Updated Cloudflare, the outfit noted for the slogan "helping build a better internet", had another wobble today as "network performance issues" rendered websites around the globe inaccessible.
The US tech biz updated its status page at 1352 UTC to indicate that it was aware of issues, but things began tottering quite a bit earlier. Since Cloudflare handles services used by a good portion of the world's websites, such as El Reg, including content delivery, DNS and DDoS protection, when it sneezes, a chunk of the internet has to go and have a bit of a lie down. That means netizens were unable to access many top sites globally.
While Cloudflare implemented a fix by 1415 UTC and declared things resolved by 1457 UTC, a good portion of internet users noticed things had gone very south for many, many sites.
The company's CEO took to Twitter to proffer an explanation for why things had fallen over, fingering a colossal spike in CPU usage as the cause while gently nudging the more wild conspiracy theories away from the whole DDoS thing.
Massive spike in CPU usage caused primary and backup systems to fall over. Impacted all services. No evidence yet attack related. Shut down service responsible for CPU spike and traffic back to normal levels. Digging in to root cause.— Matthew Prince 🌥 (@eastdakota) July 2, 2019
However, the outage was a salutary reminder of the fragility of the internet as even Firefox fans found their beloved browser unable to resolve URLs.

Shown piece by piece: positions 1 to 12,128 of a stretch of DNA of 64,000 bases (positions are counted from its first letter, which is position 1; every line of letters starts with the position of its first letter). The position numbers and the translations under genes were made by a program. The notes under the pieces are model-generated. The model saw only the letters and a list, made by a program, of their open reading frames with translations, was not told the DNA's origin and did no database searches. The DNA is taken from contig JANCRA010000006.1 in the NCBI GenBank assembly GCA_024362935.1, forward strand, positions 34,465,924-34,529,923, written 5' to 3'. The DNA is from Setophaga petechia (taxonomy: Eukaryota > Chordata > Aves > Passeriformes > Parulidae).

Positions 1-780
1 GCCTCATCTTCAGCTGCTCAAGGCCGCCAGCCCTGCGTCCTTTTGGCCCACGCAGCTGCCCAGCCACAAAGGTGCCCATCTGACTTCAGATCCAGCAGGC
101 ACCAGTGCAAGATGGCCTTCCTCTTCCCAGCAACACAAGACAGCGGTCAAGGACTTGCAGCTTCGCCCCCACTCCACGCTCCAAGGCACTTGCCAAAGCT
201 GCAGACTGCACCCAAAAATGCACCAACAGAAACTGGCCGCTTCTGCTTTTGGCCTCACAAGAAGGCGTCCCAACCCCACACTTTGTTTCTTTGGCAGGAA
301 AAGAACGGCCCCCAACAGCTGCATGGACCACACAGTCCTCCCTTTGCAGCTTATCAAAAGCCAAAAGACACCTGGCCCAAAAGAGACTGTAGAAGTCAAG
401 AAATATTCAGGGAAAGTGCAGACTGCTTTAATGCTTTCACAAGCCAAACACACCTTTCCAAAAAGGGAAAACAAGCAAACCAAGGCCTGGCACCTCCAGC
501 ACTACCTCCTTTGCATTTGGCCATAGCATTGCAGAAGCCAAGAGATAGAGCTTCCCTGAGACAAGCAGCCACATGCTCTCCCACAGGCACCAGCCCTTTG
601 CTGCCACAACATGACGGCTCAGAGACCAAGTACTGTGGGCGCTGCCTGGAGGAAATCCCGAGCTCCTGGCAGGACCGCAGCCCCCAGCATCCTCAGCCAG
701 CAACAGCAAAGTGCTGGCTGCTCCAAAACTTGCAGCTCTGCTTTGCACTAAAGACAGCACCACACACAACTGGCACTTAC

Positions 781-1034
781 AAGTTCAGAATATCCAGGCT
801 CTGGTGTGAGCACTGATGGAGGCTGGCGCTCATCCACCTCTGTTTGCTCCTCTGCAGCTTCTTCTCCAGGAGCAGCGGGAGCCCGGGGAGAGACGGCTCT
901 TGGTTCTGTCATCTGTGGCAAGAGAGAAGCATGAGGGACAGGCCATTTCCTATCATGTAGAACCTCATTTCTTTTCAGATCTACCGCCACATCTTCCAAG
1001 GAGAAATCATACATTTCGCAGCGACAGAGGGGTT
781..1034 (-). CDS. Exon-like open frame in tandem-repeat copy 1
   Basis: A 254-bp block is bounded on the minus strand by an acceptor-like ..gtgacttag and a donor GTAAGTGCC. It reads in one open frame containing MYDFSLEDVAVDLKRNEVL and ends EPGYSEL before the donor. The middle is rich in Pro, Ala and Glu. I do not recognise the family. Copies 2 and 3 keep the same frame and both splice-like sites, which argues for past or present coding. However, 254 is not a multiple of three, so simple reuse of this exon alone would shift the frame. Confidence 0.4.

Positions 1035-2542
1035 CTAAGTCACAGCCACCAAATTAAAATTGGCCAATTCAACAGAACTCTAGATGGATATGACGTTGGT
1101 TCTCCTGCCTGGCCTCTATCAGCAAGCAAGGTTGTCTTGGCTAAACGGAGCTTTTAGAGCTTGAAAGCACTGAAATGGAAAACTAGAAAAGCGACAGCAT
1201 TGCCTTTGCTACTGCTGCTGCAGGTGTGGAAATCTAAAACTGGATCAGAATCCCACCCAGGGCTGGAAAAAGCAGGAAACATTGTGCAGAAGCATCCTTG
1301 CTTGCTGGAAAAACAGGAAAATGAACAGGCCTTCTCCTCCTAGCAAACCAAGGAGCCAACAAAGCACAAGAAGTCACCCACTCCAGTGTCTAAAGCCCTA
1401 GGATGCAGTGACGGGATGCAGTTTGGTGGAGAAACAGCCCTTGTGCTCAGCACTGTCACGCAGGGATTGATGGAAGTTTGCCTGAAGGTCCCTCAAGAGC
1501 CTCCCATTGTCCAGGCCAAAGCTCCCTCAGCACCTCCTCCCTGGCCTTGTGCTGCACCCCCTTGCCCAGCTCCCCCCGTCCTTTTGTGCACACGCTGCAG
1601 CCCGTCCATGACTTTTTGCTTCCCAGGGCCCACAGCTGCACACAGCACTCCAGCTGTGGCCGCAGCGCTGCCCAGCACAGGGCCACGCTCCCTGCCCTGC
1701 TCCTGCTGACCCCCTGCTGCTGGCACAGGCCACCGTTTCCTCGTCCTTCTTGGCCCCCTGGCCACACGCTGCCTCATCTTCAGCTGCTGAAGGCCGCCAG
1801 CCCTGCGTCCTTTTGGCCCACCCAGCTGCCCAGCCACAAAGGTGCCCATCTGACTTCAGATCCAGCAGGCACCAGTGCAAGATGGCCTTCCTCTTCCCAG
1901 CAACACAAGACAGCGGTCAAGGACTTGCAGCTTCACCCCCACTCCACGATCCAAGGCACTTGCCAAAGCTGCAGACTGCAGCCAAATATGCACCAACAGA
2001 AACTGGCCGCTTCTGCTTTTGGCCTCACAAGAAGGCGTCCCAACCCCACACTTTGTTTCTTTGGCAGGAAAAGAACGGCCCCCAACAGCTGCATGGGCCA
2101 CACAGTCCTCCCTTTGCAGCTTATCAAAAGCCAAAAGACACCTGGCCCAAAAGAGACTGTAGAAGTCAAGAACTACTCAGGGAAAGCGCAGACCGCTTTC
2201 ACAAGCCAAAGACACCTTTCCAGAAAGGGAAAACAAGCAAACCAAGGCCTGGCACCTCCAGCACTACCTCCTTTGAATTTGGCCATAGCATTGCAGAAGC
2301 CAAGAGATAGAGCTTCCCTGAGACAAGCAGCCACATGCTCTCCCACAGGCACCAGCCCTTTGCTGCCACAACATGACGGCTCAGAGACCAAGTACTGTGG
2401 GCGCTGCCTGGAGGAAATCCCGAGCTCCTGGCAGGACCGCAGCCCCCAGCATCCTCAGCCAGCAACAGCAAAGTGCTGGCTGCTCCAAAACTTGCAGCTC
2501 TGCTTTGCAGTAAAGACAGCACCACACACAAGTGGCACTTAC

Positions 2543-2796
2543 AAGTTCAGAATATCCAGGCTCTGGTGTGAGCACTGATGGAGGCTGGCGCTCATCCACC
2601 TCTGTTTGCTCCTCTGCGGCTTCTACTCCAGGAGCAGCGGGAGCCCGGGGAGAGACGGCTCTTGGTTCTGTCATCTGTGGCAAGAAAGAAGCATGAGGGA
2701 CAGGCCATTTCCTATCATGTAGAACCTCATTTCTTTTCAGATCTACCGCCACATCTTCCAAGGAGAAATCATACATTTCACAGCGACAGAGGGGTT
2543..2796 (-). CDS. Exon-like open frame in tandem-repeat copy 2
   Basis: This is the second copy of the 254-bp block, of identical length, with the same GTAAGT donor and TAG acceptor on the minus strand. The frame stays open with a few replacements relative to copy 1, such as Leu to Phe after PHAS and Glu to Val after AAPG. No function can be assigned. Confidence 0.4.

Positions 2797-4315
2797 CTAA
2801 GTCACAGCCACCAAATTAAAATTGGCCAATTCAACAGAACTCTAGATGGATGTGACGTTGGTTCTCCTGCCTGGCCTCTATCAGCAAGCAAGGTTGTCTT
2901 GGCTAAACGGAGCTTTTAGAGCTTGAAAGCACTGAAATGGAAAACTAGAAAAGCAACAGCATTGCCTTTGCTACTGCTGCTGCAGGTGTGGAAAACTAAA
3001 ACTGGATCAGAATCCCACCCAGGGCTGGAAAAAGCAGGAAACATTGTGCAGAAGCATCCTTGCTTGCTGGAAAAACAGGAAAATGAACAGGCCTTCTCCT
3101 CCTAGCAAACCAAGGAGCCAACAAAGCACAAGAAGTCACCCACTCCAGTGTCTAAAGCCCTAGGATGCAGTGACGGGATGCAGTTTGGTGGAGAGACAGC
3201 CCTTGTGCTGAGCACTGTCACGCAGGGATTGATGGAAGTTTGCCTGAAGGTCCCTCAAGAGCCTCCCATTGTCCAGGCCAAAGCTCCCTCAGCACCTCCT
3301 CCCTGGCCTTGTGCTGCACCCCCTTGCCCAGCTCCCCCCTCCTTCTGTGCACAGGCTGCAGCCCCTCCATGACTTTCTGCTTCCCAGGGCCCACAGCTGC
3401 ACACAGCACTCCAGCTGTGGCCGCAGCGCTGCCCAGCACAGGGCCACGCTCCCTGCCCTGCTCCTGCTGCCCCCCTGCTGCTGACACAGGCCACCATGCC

Cloudflare is down so Firefox browser users might have a problem resolving some sites. It’s called privacy vs performance trade-off, and today it hits all users at the same time. https://t.co/lrc3ZxvzTc— Lukasz Olejnik (@lukOlejnik) July 2, 2019
Ever keen to share in the ups and downs of life, even Cloudflare's site also reported the dread 502 error.
As with the last incident, users who endured the less-than-an-hour of disconnection would do well to remember that the internet is a brittle thing. And Cloudflare would do well to remember that its customers will be pondering if maybe they depend on its services just a little too much.
Updated to add at 1702 BST
Following publication of this article, Cloudflare released a blog post stating the "CPU spike was caused by a bad software deploy that was rolled back. Once rolled back the service returned to normal operation and all domains using Cloudflare returned to normal traffic levels."
Naturally it then added....
"We are incredibly sorry that this incident occurred. Internal teams are meeting as I write performing a full post-mortem to understand how this occurred and how we prevent this from ever occurring again." ®